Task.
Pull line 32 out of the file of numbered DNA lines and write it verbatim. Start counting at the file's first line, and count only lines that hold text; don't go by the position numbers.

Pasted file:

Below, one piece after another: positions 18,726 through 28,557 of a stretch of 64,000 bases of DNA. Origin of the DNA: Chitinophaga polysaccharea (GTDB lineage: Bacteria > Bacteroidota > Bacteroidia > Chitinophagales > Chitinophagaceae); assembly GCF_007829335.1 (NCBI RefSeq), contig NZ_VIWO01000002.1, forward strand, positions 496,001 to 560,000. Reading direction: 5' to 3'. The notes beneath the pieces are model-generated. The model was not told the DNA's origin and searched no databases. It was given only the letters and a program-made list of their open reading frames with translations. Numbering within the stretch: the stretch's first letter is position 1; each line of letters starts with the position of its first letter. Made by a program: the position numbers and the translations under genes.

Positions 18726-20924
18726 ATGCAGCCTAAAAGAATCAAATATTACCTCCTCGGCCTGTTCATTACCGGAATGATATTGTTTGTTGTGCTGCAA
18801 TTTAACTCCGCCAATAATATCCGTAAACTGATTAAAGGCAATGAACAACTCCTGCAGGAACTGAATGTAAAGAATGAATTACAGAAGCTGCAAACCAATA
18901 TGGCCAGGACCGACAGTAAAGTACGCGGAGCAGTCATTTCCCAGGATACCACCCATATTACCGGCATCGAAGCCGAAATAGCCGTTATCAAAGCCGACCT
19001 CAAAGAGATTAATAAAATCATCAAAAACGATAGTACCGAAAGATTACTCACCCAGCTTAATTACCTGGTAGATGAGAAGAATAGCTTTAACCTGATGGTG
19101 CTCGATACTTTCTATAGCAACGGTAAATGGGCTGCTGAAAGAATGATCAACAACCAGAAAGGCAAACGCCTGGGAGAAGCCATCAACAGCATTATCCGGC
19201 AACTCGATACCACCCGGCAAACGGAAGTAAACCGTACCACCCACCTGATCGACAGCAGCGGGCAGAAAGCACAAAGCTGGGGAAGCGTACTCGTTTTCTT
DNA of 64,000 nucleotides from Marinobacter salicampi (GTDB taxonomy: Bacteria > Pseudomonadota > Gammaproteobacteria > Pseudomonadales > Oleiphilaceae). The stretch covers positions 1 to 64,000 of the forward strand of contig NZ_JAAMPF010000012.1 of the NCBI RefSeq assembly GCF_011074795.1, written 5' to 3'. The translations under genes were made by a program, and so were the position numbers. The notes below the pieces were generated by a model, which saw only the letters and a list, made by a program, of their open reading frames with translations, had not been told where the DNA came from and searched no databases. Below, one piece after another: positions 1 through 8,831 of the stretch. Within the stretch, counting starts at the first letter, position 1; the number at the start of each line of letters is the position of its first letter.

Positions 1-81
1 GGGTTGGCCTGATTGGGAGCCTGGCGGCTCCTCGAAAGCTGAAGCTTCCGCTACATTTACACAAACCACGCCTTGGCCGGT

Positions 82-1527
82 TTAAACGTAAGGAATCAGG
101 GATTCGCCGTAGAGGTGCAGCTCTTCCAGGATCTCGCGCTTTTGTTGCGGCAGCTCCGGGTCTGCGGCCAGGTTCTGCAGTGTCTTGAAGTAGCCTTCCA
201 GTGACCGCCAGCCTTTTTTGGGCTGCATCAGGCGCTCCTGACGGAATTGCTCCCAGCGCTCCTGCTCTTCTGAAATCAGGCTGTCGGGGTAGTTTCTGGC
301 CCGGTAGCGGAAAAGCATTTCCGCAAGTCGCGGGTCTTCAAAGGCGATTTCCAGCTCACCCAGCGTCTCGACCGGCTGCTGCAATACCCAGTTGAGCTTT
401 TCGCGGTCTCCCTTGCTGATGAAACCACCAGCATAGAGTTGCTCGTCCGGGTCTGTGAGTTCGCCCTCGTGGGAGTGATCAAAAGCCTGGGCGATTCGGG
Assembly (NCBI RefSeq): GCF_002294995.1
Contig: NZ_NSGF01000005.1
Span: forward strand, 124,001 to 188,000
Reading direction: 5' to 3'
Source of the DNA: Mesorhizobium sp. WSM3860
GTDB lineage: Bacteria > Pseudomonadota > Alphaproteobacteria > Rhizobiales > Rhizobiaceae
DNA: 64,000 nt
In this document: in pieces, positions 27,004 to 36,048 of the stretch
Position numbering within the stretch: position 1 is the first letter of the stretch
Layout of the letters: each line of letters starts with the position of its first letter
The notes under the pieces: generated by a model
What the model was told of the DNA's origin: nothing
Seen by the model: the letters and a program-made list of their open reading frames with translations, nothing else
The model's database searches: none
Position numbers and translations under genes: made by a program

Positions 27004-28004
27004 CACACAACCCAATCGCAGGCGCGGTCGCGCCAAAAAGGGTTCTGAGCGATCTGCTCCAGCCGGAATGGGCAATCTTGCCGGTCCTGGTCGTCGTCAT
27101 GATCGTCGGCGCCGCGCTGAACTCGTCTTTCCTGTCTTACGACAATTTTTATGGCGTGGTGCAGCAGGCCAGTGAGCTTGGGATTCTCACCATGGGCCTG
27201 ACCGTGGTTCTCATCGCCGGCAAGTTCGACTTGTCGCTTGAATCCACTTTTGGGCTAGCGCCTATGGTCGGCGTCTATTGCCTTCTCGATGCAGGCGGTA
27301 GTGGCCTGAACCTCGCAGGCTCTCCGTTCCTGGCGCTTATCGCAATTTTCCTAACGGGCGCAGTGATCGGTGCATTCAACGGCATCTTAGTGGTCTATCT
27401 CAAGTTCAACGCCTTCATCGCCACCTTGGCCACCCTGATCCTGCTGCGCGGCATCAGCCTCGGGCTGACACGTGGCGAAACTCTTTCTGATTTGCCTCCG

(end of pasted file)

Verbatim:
Position numbers and translations under genes: made by a program